At this year’s Consumer Electronics Show in Las Vegas, Cassia Networks unveiled the Cassia Hub, the world’s first Bluetooth router that can control up to 22 Bluetooth devices.
The Cassia Hub also extends the range of Bluetooth communications to 1,000 feet in open space ¾ more than 30 times the standard operating range. The hub also comes with the Cassia mobile app, which integrates and automates control of all connected Bluetooth devices both inside and outside the home. Priced at $99.99, the Cassia Hub is available for pre-orders today at www.cassianetworks.com and will begin shipping in Q1 2016.
Originally developed for personal area network devices like wireless mice and headsets, Bluetooth technology has traditionally been passed up as a communications protocol for the connected home due to limitations such as range (30 feet) and one-to-one connectivity. Using Cassia’s new proprietary and patented technology developed by Cassia Networks founder and former Cisco engineer and Aruba executive, Felix Zhao, the Cassia Hub can not only connect up to 22 devices at once, but it can also communicate and relay messages for Bluetooth devices up to 1,000 feet away (open space) or through three interior walls. This means no longer being tethered to your Bluetooth speaker or losing a signal when you enter another room.
Until now, Bluetooth devices have been limited by range and the number of devices that can be connected together. With the invention of the Cassia Hub, Cassia Networks has removed these barriers and is making Bluetooth the ideal communication protocol and default standard for the Internet of Things (IoT).
“We developed the Cassia Hub because we noticed there wasn’t a universal standard of communication between the ever-growing pile of Internet connected devices,” said Felix Zhao, founder and CEO of Cassia Networks. “Bluetooth, with its open platform and universal presence, was an obvious solution but inherently limited by its capabilities. We thought if we could engineer a way to break free of these limitations, Bluetooth could become a viable contender, and thus the Cassia Hub was born.”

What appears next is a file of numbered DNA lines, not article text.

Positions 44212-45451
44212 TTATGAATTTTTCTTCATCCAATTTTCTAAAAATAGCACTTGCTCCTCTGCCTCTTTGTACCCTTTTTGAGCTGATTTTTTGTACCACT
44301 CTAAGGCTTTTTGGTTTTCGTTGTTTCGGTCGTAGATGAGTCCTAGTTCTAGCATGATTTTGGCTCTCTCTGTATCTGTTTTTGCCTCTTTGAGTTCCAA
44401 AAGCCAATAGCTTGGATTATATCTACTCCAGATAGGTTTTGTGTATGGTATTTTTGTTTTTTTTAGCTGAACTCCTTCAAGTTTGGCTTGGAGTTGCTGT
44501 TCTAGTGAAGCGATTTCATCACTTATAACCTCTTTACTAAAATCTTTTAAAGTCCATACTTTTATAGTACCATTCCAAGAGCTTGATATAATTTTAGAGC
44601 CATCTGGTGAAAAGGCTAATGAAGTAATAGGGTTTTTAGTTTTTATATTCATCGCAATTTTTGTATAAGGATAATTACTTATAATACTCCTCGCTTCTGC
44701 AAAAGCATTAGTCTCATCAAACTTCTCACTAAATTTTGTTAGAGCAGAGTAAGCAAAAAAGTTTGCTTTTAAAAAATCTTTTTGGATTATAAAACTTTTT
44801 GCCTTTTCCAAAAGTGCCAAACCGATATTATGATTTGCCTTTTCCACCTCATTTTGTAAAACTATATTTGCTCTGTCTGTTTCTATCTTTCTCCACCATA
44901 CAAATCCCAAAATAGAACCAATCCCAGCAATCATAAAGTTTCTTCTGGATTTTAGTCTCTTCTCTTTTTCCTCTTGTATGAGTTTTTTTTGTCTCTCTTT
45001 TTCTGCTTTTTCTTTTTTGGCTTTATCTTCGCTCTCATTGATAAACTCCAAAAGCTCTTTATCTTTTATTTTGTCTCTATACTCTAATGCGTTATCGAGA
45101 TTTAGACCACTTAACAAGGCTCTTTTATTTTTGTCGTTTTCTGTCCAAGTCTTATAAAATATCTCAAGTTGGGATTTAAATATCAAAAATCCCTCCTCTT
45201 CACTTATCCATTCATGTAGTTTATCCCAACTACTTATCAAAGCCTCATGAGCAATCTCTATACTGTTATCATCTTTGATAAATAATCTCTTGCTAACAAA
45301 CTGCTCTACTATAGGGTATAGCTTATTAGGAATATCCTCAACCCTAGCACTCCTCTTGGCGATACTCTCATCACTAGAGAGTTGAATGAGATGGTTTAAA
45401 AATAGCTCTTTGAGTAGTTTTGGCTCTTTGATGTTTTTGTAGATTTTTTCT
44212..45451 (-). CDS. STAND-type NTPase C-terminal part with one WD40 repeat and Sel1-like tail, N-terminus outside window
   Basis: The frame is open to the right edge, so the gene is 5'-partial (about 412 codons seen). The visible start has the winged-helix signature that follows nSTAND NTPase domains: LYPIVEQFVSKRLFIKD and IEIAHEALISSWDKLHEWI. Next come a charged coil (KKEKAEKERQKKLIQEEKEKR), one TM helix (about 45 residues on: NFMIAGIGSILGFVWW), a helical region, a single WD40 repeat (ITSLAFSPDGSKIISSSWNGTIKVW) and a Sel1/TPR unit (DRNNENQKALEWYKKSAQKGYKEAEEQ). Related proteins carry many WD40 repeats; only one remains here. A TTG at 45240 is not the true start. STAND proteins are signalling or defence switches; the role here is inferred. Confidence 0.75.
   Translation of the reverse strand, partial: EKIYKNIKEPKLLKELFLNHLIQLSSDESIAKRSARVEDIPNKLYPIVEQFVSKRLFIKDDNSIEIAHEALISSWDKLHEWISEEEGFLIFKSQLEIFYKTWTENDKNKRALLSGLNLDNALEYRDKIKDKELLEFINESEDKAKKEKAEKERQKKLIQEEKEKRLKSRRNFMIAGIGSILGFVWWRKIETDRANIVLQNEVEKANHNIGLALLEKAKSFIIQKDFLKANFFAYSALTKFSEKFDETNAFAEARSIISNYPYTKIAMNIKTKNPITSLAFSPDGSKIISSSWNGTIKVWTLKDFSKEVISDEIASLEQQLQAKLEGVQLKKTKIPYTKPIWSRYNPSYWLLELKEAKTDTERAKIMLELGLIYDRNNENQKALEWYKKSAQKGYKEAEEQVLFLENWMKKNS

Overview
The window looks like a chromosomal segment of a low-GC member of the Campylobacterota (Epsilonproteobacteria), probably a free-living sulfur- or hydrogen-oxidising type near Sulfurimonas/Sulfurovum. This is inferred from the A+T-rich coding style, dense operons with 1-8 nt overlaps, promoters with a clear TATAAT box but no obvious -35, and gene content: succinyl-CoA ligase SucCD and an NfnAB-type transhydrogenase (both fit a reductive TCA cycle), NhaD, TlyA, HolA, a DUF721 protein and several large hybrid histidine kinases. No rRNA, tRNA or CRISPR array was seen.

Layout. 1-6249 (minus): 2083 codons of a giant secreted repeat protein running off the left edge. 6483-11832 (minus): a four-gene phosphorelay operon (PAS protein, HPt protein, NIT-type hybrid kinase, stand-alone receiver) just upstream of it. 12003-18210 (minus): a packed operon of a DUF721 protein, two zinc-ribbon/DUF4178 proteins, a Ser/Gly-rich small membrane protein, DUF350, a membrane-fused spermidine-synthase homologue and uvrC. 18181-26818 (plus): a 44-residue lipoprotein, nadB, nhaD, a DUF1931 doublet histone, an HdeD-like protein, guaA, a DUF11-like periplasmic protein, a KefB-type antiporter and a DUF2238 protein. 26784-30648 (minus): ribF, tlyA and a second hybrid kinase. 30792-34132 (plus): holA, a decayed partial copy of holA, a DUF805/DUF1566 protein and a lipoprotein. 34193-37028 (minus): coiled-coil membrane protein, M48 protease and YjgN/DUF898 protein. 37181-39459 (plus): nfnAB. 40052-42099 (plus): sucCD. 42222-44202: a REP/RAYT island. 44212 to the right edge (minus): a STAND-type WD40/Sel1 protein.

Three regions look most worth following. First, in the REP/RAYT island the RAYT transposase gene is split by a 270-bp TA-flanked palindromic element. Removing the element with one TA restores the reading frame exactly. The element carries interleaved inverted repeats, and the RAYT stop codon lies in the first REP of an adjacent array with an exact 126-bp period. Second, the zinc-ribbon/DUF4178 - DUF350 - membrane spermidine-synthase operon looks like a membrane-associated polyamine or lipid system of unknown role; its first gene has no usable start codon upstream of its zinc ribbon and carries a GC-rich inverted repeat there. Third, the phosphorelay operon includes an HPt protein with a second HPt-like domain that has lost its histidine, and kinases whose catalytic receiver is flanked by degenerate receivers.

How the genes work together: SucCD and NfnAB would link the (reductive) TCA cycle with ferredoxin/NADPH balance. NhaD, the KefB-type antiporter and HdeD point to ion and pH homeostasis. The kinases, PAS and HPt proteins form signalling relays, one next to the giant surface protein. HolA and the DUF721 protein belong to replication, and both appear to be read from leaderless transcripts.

The Cassia Hub is compatible with Bluetooth 4.0 (BLE and Classic) and does not require any modification or configuration of devices. This means previously purchased Bluetooth enabled devices such as smartphones, speakers, fitness trackers, headphones, lights, locks and countless other Bluetooth devices should readily and seamlessly connect to the Cassia Hub. Moreover, with the Cassia Hub, users can stream music wirelessly from popular streaming services as well as local content on their phone throughout the house using Bluetooth speakers they already own, much like competing multi-room wireless speaker systems that sell for hundreds more.
The Cassia Hub also connects to the internet via Wi-Fi or Ethernet, which enables users to control their Bluetooth devices outside of the home. By using their internet-enabled smartphone or tablet to access the Cassia App, users will have access and control of their devices from virtually anywhere with internet access, something not possible with current Bluetooth technology.
In addition to the Cassia Hub, Cassia Networks is also unveiling several accessories available for purchase either with the hub or separately:
- Cassia Bluetooth Speaker ($99.99): a powerful 2.1 stereo speaker that can work with your other Bluetooth speakers to play the same music in multiple rooms.
- Bluetooth multi-color LED light ($29.99 for individual or $79.99 for 3-pack): a 16 million color light that pairs with the Cassia Hub for full light and color control with all your existing Bluetooth enabled lightbulbs.
- Bluetooth Smart Plug ($29.99): a plug that makes it easy to automate and control consumer appliances from the Cassia Hub App directly.